Bad Chairs: Furniture in Distress (Series)
1995 – 2018 (Copyright may apply)
This series returns to themes I first explored in 1995, with the installation of Caged Chair in “Exposure and Vulnerability,” a group show at Empire Fulton Ferry State Park in Brooklyn, New York. I had been creating sculptures using domestic imagery and found architectural objects for several years. This was one of the resulting works. My initial intent was to create a surrealist piece that placed a familiar domestic object out of context and out of reach. I welded together a house-shaped steel mesh cage and placed a used red velvet easy chair inside. Prompted by the show’s title, I sited the cage so that, rather than being safe and secure within its house, the chair was inescapably exposed to damaging weather. The effect was disorienting and disturbing. In his review of the show, the New York Times critic Holland Cotter singled out Cage Chair as among the “few pieces that make their mark.” He described it as “simply a threadbare upholstered chair encased in a steel cage.” However, this “emblem of at-home comfort . . . is now both untouchable and at the mercy of the elements.” *
The series Bad Chairs: Furniture in Distress includes Caged Chair with four new pieces that develop its underlying themes. All five center on easy chairs whose worn upholstery shows that they have been used and appreciated by their human owners. All are vulnerable. They are being punished and even tortured: caged, whipped, bound, stabbed, or skinned. Such cruel treatment is familiar from horror movies, martyrology, pornography, and real-life crime, with the chairs here playing the role of the hero or heroine in distress. Chairs are not human. They are not living creatures, and they do not feel pain. However, distressing these beloved domestic objects provokes strong mixed feelings in viewers. On the one hand, there’s the viewer’s awareness that “it’s only a chair.” On the other hand, there’s identification with the chair’s imagined pain and suffering. Like some satirical horror films, the effect of the chair’s “performance” is comic or, in this case, tragicomic. While torturers imaginatively convert their human victims into dehumanized objects, viewers here convert unfeeling chairs into suffering subjects, creating a channel for empathy, however absurd. When Caged Chair was exhibited, I overheard one woman say to another that it was terrible to see what was done to that perfectly good chair. That is exactly what I wanted to hear. A mystic truth had been revealed.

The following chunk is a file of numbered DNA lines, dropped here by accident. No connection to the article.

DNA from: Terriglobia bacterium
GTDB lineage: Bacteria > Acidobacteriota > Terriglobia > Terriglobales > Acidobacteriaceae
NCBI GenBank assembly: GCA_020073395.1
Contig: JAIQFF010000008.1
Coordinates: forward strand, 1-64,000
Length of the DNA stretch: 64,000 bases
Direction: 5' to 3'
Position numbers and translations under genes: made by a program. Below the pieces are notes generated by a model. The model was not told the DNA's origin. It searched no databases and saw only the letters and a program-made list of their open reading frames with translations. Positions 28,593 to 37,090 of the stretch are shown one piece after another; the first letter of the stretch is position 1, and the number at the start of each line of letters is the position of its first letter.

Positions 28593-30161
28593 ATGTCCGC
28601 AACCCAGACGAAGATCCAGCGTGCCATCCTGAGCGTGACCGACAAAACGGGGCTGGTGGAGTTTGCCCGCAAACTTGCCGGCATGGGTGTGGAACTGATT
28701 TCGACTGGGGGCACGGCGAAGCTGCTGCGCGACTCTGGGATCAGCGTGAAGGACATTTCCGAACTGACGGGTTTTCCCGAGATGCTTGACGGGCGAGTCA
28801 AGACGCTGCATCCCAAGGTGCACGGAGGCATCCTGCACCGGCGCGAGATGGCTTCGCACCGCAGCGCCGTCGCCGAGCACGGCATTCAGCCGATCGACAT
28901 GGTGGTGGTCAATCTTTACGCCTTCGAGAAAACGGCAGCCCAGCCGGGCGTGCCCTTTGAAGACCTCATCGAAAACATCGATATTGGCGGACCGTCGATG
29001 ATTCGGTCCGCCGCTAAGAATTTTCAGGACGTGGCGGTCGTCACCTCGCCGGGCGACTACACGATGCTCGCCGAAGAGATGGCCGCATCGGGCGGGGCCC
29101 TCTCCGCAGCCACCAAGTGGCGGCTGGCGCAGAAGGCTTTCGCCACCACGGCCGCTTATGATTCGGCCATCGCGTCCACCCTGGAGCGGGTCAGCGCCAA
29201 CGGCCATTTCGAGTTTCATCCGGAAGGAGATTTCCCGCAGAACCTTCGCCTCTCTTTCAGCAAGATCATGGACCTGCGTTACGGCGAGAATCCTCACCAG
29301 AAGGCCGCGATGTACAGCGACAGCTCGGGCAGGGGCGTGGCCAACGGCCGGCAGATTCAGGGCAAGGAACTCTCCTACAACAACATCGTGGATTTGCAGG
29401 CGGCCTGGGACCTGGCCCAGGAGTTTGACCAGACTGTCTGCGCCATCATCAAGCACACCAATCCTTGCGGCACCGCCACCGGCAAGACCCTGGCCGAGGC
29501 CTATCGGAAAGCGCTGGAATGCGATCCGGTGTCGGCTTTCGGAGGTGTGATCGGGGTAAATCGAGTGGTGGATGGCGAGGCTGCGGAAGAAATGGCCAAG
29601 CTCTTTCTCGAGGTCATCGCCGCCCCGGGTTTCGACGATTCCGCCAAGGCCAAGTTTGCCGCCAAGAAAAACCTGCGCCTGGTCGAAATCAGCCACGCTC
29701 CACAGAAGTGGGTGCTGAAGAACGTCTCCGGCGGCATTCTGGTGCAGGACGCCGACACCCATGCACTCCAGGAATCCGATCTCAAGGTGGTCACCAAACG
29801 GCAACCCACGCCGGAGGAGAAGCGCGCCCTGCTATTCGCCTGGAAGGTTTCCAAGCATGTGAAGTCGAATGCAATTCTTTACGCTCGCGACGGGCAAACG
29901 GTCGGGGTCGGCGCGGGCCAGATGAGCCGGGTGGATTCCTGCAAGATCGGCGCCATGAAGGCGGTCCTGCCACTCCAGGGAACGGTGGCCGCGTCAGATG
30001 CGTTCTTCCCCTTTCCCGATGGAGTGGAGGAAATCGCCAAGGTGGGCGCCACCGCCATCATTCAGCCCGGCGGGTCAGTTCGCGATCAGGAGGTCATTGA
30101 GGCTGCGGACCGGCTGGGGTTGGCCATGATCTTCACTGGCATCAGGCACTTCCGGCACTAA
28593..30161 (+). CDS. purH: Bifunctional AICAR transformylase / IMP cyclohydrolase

The five sculptures in the series include two static pieces designed to be viewed in a gallery setting; two pieces designed for one-time performances in a gallery setting, with video recordings of the performances to be shown alongside the post-distressed chairs; and one hybrid piece.
As described above, this is a hybrid piece which, when placed in a protected interior setting, appears static, but, when displayed in an unprotected exterior setting, “performs” in response to distressing weather. It consists of an old upholstered easy chair within a house-shaped cage made of welded steel mesh.
This is a static piece designed to be shown in a gallery setting. It consists of an old easy chair upholstered with worn ivory velvet. Shaped for a user’s support and relaxation, the chair’s back, arms, and legs mirror the human form it serves. In this case, however, the chair is no longer easy. Arms tightly bound with rope, it cannot comfort others or itself.
This is another static piece designed to be shown in a gallery setting. It also consists of an old easy chair upholstered with worn ivory velvet. The body of the chair is pierced by long wood spears in numerous places. Among other images, the chair’s distress recalls the martyrdom of Saint Sebastian, a favorite subject of Renaissance painters.
This performance piece would take place in a gallery setting. Its principal performers would be an old easy chair and a masked actor dressed in a black S/M outfit. The actor’s task would be to whip the defenseless chair, thereby slashing and scarring the already worn fabric of its upholstery. The performance would be videotaped, and the video shown in the gallery post-performance, alongside the distressed chair.
This performance piece would take place in a gallery setting. Its principal performers would include an old easy chair and an actor, dressed in a worker’s uniform, who would systematically remove the chair’s outer fabric skin and inner layers of soft cushioning to reveal its skeletal framework. The skinned material would be placed in a separate pile a few feet away. As with Whipping Chair, the performance would be videotaped, and the video shown in the gallery post-performance, alongside the exposed skeleton and pile of skinned material.
*Holland Cotter, “Sculpture Not Meant to Last Forever,” Art Review, The New York Times, August 18, 1995, p. C22.